John Colet

c.1466-1519. Dean of St. Paul's. Born in London where his father was lord mayor, he was educated at Oxford, and in Paris and Italy. Returning to Oxford, he delivered in 1497 a series of lectures on Paul's epistles marking the spirit of the S European Renaissance which was increasingly to prepare the way for the Reformation as it moved northward. The lectures are marked by critical comment and a concern to get back to the early sources behind all the medieval glosses and allegorizings.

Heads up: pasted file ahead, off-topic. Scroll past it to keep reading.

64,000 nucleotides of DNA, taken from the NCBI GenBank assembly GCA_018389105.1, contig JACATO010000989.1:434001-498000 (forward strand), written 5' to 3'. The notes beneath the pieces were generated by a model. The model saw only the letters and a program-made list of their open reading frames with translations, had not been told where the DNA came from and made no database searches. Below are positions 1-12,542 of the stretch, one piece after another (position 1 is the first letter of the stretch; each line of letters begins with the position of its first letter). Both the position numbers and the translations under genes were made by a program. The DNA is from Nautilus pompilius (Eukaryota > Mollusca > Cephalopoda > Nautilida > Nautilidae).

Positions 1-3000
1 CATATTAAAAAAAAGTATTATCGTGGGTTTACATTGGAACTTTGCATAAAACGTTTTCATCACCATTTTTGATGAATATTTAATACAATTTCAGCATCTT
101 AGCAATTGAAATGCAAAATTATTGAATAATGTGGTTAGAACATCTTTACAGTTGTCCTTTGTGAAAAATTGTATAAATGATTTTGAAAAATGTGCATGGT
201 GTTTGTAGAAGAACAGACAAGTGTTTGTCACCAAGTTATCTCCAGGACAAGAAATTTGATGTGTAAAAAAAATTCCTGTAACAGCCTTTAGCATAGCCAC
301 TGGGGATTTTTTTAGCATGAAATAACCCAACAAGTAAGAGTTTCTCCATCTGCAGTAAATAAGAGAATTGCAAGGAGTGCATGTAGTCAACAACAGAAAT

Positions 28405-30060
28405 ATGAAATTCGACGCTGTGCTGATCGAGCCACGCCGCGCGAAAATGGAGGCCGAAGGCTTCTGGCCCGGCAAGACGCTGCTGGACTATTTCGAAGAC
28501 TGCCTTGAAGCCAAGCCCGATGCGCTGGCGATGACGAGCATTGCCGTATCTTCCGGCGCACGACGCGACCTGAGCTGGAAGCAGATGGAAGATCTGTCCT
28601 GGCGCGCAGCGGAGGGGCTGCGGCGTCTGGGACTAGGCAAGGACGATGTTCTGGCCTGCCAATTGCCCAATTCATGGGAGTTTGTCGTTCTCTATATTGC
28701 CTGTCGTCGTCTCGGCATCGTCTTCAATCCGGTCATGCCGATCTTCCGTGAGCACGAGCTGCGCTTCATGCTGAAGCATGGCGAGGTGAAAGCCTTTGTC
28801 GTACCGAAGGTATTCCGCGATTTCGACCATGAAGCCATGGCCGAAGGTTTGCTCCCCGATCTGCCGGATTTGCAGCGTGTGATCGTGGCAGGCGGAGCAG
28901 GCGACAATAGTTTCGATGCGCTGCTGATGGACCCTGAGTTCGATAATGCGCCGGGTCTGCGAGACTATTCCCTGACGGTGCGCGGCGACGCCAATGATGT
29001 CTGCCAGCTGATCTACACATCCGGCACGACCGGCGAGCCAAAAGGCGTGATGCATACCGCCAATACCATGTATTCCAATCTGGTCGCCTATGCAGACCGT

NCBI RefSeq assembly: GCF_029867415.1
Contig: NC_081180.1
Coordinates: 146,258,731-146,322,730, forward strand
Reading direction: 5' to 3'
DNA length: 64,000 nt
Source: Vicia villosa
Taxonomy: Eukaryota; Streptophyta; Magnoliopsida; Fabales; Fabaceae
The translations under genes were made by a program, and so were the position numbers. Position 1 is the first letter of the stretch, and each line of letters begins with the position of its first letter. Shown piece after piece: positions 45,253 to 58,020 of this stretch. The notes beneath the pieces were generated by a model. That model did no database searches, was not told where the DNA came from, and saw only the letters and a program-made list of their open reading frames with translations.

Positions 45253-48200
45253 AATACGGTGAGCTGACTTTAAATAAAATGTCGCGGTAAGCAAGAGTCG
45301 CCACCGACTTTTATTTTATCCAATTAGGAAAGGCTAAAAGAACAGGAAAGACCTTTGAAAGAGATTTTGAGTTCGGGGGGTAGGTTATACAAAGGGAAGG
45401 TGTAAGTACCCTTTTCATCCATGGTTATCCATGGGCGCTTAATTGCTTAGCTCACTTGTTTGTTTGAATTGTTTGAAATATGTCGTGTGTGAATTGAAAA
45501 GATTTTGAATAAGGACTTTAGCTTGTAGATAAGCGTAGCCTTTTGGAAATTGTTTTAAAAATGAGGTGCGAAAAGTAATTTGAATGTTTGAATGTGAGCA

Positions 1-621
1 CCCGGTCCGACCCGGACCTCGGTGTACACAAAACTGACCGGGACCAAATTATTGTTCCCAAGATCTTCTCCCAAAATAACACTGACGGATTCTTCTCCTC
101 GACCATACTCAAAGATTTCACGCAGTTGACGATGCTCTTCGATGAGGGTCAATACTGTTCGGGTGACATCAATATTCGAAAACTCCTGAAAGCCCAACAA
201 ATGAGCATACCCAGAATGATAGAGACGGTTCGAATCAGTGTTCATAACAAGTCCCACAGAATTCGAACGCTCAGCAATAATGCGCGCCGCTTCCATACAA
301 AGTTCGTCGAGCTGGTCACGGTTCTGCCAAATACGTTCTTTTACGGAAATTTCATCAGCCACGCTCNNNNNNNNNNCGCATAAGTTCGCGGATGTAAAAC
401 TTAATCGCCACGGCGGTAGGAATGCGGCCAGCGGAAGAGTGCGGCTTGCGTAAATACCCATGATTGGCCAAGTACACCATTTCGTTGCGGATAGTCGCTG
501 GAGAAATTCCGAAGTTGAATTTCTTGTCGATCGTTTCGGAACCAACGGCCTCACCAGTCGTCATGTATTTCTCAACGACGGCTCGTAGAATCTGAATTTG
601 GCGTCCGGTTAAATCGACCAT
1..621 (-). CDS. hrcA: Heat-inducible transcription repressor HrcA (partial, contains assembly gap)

Colet also shared the Renaissance humanist concern for reforming the clergy and church institutions, and also for furthering enlightened education. He attacked many clerical abuses, and though he did not advocate doctrinal reform, the suspicion of heresy was never far from him. Yet he was listened to by a wide circle; among the contemporaries whose thinking he influenced were Erasmus* and [[Sir Thomas More]].* Colet founded St. Paul's School, London (still in existence), where he laid stress on the teaching of the classics. He was appointed dean of St. Paul's in 1505 and held the post until his death.

See J.H. Lupton, Life of [[John Colet]] (1909); E.W. Hunt, Dean Colet and His Theology (1956).